I can’t do this. I’m gonna fail. What was I thinking?
I was in the middle of a silent retreat at a Zen Buddhist temple, and I was doing my best impression of a pretzel.
My legs were twisted underneath me in an impossible position, and I was supposed to be imagining myself as an immoveable mountain.
But I couldn’t.
As much as I tried to find my inner Buddha and “bliss out” with the other 20 people in the room, I was struggling to relax. My left foot was asleep, every part of me itched, and although my eyes were closed, I was sure the head monk was silently judging me.
We’d been meditating for nearly 90 minutes, and I was about to snap.
Who am I fooling? I thought. I’m not cut out for this. I’m not meant to find peace. I can’t center myself. I can’t quiet my mind.
I was going to quit…again. I would get up, stumble out of the room on my tingling foot, find my confiscated shoes and cell phone, and high-tail it back to the world of processed snack foods and reality TV.
But then I heard a sound that changed everything.
One of the temple windows was cracked open slightly, and I could hear birds chirping outside. Little baby birds cooing sweetly…cheep cheep cheep!
Right then I knew I was going to be OK. I straightened my back and focused on slowing my breathing. I relaxed into a renewed strength that was growing in my chest.
I wasn’t aware of time passing, and I was surprised when the chimes rang indicating that the meditation was over. I had been sitting still for more than 3 hours.
And I owed it all to my little birdie friends. Or more precisely, my happiness trigger.
What’s a Happiness Trigger?
In the world of self-empowerment and self-development, there’s this idea that we’re supposed to be happy all the time. Heck, I even promote this way of thinking.
It’s all about seeing the glass half full, putting on your rose-colored glasses, and using the law of attraction to bring more happiness to you.
Honestly, focusing on happiness all the time kind of sucks.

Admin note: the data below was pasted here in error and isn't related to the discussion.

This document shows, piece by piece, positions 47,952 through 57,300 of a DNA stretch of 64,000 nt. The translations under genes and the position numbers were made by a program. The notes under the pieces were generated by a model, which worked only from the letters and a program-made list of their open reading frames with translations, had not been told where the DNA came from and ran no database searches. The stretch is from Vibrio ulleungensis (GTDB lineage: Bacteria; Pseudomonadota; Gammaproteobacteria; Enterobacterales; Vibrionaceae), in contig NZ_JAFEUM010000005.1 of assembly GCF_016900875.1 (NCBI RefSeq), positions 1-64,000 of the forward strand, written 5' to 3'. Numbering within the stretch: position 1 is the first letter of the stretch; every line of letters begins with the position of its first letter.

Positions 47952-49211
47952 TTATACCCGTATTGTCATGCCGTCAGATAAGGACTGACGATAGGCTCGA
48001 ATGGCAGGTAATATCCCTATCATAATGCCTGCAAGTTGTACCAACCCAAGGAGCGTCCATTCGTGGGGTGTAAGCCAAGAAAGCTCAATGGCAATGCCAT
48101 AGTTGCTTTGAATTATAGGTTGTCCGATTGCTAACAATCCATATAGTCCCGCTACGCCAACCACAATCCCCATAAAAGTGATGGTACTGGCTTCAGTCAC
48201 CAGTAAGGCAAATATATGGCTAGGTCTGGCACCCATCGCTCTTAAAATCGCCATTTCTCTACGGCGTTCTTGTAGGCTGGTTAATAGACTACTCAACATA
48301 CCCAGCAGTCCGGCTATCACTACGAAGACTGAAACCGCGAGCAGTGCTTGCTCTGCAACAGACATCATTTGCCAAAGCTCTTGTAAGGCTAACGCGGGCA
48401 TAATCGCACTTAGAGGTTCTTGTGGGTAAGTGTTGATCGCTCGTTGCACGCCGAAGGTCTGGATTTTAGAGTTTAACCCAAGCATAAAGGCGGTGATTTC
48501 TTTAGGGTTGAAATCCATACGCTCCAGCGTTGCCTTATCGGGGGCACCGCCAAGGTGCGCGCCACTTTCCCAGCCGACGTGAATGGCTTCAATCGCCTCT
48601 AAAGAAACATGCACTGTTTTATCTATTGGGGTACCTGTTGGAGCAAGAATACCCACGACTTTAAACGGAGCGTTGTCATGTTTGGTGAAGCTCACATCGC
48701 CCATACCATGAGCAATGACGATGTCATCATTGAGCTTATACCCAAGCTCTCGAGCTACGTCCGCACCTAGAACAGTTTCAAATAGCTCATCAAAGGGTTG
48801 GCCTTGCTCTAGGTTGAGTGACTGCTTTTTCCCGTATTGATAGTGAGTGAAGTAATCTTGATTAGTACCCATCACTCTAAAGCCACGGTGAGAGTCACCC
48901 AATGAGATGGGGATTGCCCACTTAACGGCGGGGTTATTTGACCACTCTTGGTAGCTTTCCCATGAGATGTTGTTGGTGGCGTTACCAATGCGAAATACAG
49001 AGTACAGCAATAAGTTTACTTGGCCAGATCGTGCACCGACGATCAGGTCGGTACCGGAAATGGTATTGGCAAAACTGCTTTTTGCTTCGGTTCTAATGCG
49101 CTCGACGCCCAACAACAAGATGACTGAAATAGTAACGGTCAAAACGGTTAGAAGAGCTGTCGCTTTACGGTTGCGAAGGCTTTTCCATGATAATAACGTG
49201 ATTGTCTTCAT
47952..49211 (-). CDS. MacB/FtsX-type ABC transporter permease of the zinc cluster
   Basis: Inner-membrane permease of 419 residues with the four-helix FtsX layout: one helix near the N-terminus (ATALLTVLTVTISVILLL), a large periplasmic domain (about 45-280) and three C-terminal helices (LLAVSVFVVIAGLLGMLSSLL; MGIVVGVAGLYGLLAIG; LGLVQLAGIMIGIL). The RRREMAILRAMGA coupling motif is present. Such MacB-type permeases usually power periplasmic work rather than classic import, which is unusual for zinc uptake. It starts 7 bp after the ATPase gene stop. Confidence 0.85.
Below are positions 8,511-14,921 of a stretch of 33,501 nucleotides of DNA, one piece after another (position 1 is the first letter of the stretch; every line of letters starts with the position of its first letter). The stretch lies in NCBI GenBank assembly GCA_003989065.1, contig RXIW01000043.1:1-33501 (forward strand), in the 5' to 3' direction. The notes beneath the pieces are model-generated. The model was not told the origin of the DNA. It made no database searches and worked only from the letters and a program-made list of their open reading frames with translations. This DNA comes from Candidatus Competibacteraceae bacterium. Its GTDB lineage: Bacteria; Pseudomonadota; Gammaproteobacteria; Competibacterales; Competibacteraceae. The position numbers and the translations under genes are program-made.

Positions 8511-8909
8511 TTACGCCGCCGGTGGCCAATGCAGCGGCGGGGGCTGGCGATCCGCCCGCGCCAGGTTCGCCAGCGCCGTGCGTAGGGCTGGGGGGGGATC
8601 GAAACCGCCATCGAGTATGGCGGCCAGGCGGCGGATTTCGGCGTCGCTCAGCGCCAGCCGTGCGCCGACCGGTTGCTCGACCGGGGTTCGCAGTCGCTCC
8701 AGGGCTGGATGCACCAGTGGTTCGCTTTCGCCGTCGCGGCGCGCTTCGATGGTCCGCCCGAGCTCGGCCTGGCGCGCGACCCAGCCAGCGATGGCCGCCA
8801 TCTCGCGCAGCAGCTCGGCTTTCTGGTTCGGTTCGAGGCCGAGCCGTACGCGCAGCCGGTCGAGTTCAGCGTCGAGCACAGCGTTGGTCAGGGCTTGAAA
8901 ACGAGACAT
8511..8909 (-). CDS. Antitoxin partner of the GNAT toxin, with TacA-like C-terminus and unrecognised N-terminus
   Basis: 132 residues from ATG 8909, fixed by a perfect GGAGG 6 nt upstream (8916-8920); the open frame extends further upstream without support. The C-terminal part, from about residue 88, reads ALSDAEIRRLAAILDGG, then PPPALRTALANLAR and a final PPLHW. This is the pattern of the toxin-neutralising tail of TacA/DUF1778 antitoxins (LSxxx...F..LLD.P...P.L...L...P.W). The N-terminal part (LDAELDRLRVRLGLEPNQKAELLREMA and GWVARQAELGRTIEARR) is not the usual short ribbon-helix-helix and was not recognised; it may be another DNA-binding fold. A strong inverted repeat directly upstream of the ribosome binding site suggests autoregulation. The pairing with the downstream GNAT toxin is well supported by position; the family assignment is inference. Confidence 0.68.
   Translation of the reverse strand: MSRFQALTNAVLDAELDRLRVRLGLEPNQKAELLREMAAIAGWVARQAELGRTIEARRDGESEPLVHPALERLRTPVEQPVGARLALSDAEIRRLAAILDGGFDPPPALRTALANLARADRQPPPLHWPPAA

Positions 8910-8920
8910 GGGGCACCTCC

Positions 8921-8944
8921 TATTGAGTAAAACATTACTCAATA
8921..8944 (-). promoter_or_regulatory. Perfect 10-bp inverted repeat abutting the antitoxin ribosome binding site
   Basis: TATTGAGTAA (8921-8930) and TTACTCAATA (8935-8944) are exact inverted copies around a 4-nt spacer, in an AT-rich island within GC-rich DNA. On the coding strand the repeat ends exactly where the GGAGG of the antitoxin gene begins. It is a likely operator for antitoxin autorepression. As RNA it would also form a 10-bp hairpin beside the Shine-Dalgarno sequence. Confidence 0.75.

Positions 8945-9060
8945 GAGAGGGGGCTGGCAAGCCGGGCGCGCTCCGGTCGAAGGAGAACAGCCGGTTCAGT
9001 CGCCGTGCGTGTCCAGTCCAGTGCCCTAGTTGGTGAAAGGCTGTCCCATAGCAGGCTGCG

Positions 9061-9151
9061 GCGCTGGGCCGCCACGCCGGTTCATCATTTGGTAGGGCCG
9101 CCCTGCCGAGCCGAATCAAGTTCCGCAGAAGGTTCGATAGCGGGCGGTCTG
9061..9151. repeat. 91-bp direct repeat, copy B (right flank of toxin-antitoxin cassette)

I bet you’re a lot like me, and you have so many other things going on in your life that the thought of keeping happiness front and center in your mind all day long sounds exhausting.
Well, there’s no need to be a constant Pollyanna. Instead, find a happiness trigger to remind you to focus on happiness and gratitude.
A happiness trigger is something that may not be around you all the time—like your laptop—but you’re exposed to it on a somewhat regular basis.
And when you see, hear, smell, or experience your happiness trigger, it instantly reminds you that everything’s OK. That you’re loved. That you’re strong. That the world is a happy place.
You can go about your normal day and only need to concentrate on your happiness for a minute or two when you experience your trigger.
Birds are my happiness trigger (or spirit guides depending on how woo-woo you want to get). I’ve conditioned myself to feel at ease and happy whenever I see a bird or hear tweeting.
Now that I’ve chosen a happiness trigger, birds seem to appear to me just when I need them…like when I’m about to go nutso on a spiritual retreat.
Find Your Happiness Trigger
When choosing your happiness trigger, try to find something that already makes you happy. Maybe a certain song on the radio, or a specific color, or the smell of your favorite flowers.
As tempting as it might be to choose something like your dog or your kids, resist the urge to make a very common person or thing your trigger. The idea is that you don’t want to be in a constant panic about focusing on happiness.
Find something less common so it will have more meaning when it appears to you.
Here are some ideas to get you started:
- An animal
- A specific color
- A favorite song
- An unusual food
- A not-so-common word or phrase
- A lucky number
I like to think that the universe knew I needed some reassurance when I was meditating, and that’s why the birds took that opportunity to start chirping. I couldn’t see them, but I knew they were there to help me.
So go easy on yourself this week. Choose a happiness trigger, and then forget about it.
It’ll be back right when you need it.
How do you remind yourself to focus on happiness?
In the comments below, share your favorite happiness trigger.